Friday, May 7, 2021 | 11:20 p.m.
The puck hit the back of the net and the largest Golden Knights crowd of the season went bananas. Capacity expanded to 7,567 fans, the largest crowd for an NHL game this season, and the difference was palpable.
Jonathan Marchessault provided the overtime goal to lift Vegas to a 4-3 win over the St. Louis Blues, a climax to a thrilling contest that could be a precursor to a first-round showdown. As the postseason nears, every game feels more like a playoff contest, and Friday night was the apex of that so far this season.
The victory increased the chances the Golden Knights will meet the Blues in the first round of the playoffs, slated to begin next weekend. Vegas is currently in first place in the West Division and the Blues are in fourth, so if the standings hold, Game 1 will be at T-Mobile Arena.
“We have a good opportunity here to play those teams and send a message and the same goes for them,” defenseman Alec Martinez said. “It’s not just us. It’s everyone trying to establish your game and your dominance to carry it into the postseason.”
Vegas opened the scoring on a Reilly Smith skate deflection, but conceded the next three goals to fall behind 3-1. But the Golden Knights know in this building that it’s never over against the Blues. Twice last year they overcame a multiple-goal deficit to win, and laid plans to make that three out of the last five games with a dramatic score in the second period.
Martinez wound up and fired from the point into traffic, and the puck hit nothing but the back of the net to trim the Blues’ lead to 3-2 with 9.1 seconds left in the second period.
Of course being down one is better than two, but the psychological boost a team gets with a goal late in a period can’t be understated. Martinez’s goal let Vegas go to the third knowing it only needed one, and got it from Nicolas Roy at the 6:52 mark of the third to even the score.
“It makes a world of a difference for us,” Smith said of Martinez’s goal. “Goals in the last minute of periods are huge momentum swings, and it’s nice to be on the positive side of it tonight.”
Once the Golden Knights scored to tie it, the Blues went into attack mode. Their response was that of a team still looking for a playoff berth and, until they finished with one point for the overtime loss, they still were. St. Louis had six shot attempts in the two minutes after Roy’s goal, and as the clock ticked down to overtime it sure felt like if there was going to be a regulation goal it was going to belong to the visitors.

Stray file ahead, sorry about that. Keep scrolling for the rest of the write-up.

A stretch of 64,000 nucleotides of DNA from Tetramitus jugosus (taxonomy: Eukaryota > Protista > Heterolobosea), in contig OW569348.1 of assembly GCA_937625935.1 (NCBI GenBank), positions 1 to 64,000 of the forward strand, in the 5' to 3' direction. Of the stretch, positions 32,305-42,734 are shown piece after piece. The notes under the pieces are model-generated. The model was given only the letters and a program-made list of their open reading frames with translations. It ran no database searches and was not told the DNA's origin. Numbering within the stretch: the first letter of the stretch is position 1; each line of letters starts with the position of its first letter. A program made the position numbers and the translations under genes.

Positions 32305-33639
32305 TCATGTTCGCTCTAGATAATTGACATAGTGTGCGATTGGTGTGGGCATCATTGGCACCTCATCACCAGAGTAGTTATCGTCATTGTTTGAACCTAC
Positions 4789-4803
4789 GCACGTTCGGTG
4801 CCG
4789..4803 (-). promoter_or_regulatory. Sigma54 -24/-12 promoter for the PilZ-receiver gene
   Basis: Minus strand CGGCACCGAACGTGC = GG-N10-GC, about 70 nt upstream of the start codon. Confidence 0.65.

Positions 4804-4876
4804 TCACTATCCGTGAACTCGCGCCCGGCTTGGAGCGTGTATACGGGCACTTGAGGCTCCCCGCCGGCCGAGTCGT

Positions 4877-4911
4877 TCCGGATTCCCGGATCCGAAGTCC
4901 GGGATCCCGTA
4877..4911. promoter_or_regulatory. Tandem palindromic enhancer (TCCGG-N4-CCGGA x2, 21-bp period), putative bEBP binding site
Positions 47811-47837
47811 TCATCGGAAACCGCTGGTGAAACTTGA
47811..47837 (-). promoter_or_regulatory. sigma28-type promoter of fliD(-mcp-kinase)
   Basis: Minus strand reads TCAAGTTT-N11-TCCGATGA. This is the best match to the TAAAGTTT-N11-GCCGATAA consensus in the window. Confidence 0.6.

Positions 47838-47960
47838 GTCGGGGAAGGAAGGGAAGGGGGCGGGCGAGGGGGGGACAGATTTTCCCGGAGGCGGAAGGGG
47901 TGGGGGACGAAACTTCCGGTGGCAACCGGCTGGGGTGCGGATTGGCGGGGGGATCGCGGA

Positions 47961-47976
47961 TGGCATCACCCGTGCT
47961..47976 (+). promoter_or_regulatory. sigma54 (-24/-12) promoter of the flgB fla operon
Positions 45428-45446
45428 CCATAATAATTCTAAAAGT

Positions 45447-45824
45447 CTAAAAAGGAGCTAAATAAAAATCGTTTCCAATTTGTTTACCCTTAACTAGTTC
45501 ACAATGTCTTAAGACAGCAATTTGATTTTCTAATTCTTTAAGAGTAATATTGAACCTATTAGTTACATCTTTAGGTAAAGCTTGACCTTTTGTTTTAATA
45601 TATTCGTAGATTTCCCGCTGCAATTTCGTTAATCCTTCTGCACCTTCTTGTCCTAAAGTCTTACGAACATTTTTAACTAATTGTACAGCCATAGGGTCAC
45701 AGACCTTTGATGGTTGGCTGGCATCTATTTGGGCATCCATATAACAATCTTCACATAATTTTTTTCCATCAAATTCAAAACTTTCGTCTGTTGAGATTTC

Pete DeBoer conceded as much. The Vegas coach said he thought St. Louis’ push after the goal was terrific and said the thought entered his mind that overtime wouldn’t be that bad of a thing. Vegas was undefeated in the extra period this year, and even one point would help hold the Avalanche at bay in the race for the West Division.
“They had a few shifts where it crosses your mind — let’s just get this to overtime,” DeBoer said. “But not much. We tie it up, you want to win in regulation. There was no talk on the bench of it, but it does cross your mind.”
Once overtime came, the Golden Knights showed the logic behind that. Marchessault broke free and netted the goal with 17.7 seconds remaining in the extra period, improving the Golden Knights to 9-0 in games decided there (they are 1-2 when it reaches the shootout), the only team in the league that’s perfect.
“I don’t know what it is — it’s definitely not coaching or practice because we haven’t done either this year,” DeBoer said of the overtime success. “I think the guys, they've got a confidence early. We scored some goals in overtime early, got some saves at the right time and now it’s almost an expectation when they hop over the boards that we’re going to get a win.”
It sent the crowd home happy, and what a crowd it was. Fewer seats were portioned off as virus-related distancing rules eased in Nevada earlier this month, and Vegas cleared 40% of T-Mobile Arena’s capacity. The Golden Knights’ hope is to increase that further for the playoffs, and owner Bill Foley has a stated goal of reaching 100% capacity by the later rounds.
“Growing up as a kid, one of the big things you want, to be a professional athlete, is to play in front of fans,” goalie Robin Lehner said. “Having more and more in the building is amazing, and it really helps with the momentum and feeling like a real hockey game again.”
The game started to feel normal again. In-game contests returned to the big screen during TV timeouts and there was even a proposal during a first-period stoppage (she said yes).
And once the game ended, the ever-growing crowd got to resume one of its favorite postgame traditions heading to Toshiba Plaza and whatever a Friday night on the Strip held next, as chants of “Go Knights Go” echoed throughout the arena.